In spite of moratorium, evictions still scheduled in New Orleans

Moving New Orleans Forward

NEW ORLEANS (WGNO)— The federal eviction moratorium was extended to October 3rd to prevent people getting put out for non-payment of rent, not only in New Orleans but around the country.

Today at Joe Brown Park, the effort continued to try and help folks applying for rental assistance through the city’s programs and the amount of people applying remains high

Marjorianna Willman, NOLA Director of Housing Policy and Community Development said, “Oh, so far about 16,000 and it continues to increase.”

Also on hand today was Clerk of Civil District Court Austin Badon who stated, “I’m actually giving all of the tenants the federal declaration that they are responsible for to give to their landlords which helps them to not be evicted.”

Badon says that these declarations were around during the initial moratorium, but have been revived in the extension. He also says that in spite of the moratorium his office has orders to schedule evictions.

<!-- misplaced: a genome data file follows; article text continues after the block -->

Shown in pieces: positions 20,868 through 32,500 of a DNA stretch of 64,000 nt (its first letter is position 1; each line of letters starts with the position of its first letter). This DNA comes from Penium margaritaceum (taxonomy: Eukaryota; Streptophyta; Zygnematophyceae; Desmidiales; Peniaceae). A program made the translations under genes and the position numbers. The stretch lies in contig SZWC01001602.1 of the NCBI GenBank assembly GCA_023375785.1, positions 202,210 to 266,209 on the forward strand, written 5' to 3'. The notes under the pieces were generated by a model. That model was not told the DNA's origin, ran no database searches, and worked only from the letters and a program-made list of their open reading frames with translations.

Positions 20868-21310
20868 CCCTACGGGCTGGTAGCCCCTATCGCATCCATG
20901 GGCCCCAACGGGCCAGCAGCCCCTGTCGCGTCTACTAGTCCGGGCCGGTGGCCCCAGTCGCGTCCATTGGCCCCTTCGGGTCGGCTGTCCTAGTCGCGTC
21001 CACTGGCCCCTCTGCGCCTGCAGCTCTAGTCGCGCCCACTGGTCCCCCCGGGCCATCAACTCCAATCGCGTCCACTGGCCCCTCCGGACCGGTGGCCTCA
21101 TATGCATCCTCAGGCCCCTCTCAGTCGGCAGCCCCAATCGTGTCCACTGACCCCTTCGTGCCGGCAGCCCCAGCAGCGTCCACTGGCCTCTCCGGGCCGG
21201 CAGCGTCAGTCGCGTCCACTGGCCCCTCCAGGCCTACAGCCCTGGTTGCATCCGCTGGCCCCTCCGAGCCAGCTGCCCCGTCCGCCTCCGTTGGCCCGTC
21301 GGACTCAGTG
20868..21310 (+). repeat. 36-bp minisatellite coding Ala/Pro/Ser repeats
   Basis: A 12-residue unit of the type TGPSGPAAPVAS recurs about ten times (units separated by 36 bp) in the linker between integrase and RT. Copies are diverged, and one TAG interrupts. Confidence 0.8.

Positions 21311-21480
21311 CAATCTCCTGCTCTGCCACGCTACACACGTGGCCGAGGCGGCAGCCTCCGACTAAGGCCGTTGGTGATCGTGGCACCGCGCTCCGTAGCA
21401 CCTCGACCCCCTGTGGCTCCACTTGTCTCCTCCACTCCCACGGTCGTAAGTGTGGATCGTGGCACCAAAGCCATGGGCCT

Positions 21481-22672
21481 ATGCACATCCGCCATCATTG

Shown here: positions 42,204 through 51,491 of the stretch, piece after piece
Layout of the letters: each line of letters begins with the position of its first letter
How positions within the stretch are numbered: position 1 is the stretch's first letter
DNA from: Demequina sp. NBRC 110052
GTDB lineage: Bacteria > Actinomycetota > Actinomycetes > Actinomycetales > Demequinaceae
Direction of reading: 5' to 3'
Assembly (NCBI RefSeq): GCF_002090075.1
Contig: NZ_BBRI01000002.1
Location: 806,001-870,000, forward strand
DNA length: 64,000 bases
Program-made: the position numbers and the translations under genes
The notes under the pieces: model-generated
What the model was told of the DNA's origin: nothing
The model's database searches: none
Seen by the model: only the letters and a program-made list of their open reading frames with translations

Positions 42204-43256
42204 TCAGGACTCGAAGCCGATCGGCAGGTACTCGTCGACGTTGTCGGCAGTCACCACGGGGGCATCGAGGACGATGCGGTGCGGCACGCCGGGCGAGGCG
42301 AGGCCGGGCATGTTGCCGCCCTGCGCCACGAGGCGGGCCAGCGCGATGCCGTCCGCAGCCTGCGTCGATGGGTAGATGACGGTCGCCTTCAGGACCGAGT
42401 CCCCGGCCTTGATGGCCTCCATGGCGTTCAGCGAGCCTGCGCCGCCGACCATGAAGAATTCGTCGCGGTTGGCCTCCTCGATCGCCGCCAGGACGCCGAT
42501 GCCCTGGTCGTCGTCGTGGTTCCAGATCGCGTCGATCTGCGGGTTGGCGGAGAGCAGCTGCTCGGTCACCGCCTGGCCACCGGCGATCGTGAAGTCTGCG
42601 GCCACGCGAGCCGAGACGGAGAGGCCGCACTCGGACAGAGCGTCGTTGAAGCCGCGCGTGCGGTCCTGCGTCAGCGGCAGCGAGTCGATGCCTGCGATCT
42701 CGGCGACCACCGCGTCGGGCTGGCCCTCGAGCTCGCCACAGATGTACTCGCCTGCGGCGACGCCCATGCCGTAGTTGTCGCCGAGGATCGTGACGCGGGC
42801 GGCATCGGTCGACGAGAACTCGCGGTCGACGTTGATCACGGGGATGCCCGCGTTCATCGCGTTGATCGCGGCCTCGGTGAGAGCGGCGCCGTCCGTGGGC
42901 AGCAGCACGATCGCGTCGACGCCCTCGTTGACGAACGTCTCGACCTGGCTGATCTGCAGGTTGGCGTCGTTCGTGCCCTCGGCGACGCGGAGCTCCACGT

“I was directed the other day to start scheduling court dates so what’s going to happen is evictions can proceed and will proceed. The judges are going to receive those eviction dockets and they’re going to decide at that moment whether they can hear the case and if they can hear the case, they will do so that day or it will be continued until after the moratorium expires,” said Badon.

Some tenants, like Stacy LeBlanc are already having trouble with landlords. According to LeBlanc, “I went to Georgia by my daughter for a couple of days and when the door locks were changed, so I couldn’t use the key.”

LeBlanc sought legal aid and managed to stay in her unit but is seeking rental assistance WGNO legal analyst Cliff Cardone offer this advice for all parties:

“The best practice from a landlord standpoint and a tenant standpoint is an open discussion. Talk to the tenant; tenants talk to your landlord and see if you can work out a payment plan, avoid litigation.”

Kirk Britton is a tenant seeking help, but he also is in dialogue with his landlord, “She’s been good. I’ve been at the same address over 2 years so we have a little rapport going so she’s been good.”

Badon went on to explain that the direction to schedule court dates came from the Chief Judge of Civil District Court.

Infractions like damaging property, and illegal activity, by themselves or coupled with non-payment of rent could get one evicted before the moratorium expires.

He also stated that the decision was driven by the high number of cases currently awaiting litigation.

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